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Military policy for the South: Creating Refugees?

Over 300 men from the three southernmost provinces have been held in army camps in Ranong, Suratthani, and Chumpon undergoing occupational training since August 2007. At least 6 of those detained were juveniles. The military publicized these training camps as capacity building and attitude adjustment programs and stressed that the detainees had enrolled voluntarily. However, the detainees had submitted written requests to the camp commanders to be permitted to leave on 3 October 2007 which was denied. On 5 October 2007, 80 participants of the occupational training filed habeas corpus petitions, a first in Thailand, through their families before the Provincial Criminal Courts alleging that they were forced to give their consent for joining the training.


The courts accepted the cases and the hearings brought to light that the men were indeed forced - they were presented with the choice of either undergoing the four-month occupational training or being charged with severe national security offences without the option of bail. When asked by the judges whether they wanted to return home, all detainees answered in the affirmative.


The hearings also revealed an order of the 4th Army Region dated 22 July 2007, formulated under Martial Law powers, which prohibits 384 individuals, including those undergoing the four-month occupational training, from entering or residing in the provinces of Yala, Pattani, Narathiwat and parts of Songkhla for six months. The rationale given by the military in the order is that all persons named in the list are suspected to be either supporters or sympathizers of the insurgency. Would they remain in the three southern provinces they would be vulnerable to being brainwashed by the insurgents into taking active part in the insurgency. However, if they were prohibited from living in the south and forced to live in other parts of Thailand, they would learn how to integrate peacefully within Thai society.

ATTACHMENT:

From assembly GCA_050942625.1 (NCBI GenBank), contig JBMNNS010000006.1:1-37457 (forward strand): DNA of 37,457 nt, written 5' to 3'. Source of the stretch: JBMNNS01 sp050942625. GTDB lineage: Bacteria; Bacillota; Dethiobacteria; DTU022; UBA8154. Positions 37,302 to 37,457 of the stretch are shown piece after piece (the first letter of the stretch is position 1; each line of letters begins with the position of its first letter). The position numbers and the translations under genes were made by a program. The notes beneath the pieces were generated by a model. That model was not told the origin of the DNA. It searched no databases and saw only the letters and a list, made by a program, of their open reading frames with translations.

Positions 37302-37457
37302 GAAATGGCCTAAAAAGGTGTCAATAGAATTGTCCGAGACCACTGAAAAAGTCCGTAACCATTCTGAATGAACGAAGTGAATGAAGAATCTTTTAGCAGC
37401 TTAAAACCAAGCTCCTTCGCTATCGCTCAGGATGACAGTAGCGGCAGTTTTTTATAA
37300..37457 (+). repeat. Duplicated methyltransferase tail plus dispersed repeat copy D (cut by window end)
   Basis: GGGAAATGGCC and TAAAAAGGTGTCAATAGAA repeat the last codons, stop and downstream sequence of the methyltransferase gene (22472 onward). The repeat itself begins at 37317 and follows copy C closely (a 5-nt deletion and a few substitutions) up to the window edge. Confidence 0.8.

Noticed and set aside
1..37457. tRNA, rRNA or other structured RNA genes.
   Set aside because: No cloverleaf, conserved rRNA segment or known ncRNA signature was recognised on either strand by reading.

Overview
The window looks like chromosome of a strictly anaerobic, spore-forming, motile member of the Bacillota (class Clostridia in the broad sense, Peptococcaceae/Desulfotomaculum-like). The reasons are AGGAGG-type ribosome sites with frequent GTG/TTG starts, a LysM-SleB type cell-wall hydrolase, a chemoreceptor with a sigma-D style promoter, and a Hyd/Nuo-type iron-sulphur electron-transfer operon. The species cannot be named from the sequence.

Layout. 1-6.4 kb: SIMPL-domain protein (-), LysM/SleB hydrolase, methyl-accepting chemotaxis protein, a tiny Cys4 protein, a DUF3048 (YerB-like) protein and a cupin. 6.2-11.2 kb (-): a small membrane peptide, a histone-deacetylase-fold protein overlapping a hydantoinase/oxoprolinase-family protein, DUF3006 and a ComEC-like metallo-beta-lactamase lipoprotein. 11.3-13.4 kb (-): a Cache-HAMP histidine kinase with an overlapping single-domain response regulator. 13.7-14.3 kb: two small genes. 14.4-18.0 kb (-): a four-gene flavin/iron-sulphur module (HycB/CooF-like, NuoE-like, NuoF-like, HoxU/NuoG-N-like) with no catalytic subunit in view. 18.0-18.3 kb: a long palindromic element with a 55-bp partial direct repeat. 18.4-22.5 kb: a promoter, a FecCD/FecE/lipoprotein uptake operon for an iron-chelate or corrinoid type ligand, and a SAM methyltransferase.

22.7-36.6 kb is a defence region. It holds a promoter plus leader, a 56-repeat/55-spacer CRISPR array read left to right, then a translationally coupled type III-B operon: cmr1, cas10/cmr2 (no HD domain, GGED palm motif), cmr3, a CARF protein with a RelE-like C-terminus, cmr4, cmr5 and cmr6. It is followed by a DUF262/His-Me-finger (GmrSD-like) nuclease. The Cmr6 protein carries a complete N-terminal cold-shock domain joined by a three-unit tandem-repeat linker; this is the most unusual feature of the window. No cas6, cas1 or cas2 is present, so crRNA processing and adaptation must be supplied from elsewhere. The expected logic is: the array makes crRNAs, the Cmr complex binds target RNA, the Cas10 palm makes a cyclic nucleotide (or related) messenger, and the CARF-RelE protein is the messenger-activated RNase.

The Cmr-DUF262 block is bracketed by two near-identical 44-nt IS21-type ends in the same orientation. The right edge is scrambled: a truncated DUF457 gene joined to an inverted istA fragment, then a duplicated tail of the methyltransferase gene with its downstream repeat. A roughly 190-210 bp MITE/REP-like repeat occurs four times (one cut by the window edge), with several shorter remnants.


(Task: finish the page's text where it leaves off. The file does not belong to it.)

The military claimed that the training and army order was made in consultation with the National Human Rights Commission. One of the witnesses at the court hearings was a member of a sub-committee of the NHRC. But his testimony made evident that he was acting in his personal capacity when helping the army set up the training. That same sub-commissioner did not fail to threaten an observer at the trial as well. The NHRC protested the military claims in a letter sent to the court stating that the NHRC is by no means an initiator, supporter or operator of this program and has never assigned any commissioner or sub-commissioner to do so. Neither has it endorsed or supported the issuing of the army order.


The military claimed the training program was set up in order to ensure the 22 July prohibition was implemented, however documents show the occupational training was part of a strategy developed before the announcement. A proposal to set up a Special Project Working Group to develop these training programs had already been submitted by ISOC members to the 4th Army Commander and ISCO Region 4 Commander in June 2007. A draft Internal Security Act, which would have given the ISOC Director discretion to offer ‘offenders' the choice of attending training camps for up to 6 months instead of being charged with an offence, was submitted to the Council of State in June 2007. Due to heavy criticism by human rights advocates, the Internal Security Act was withdrawn for revision.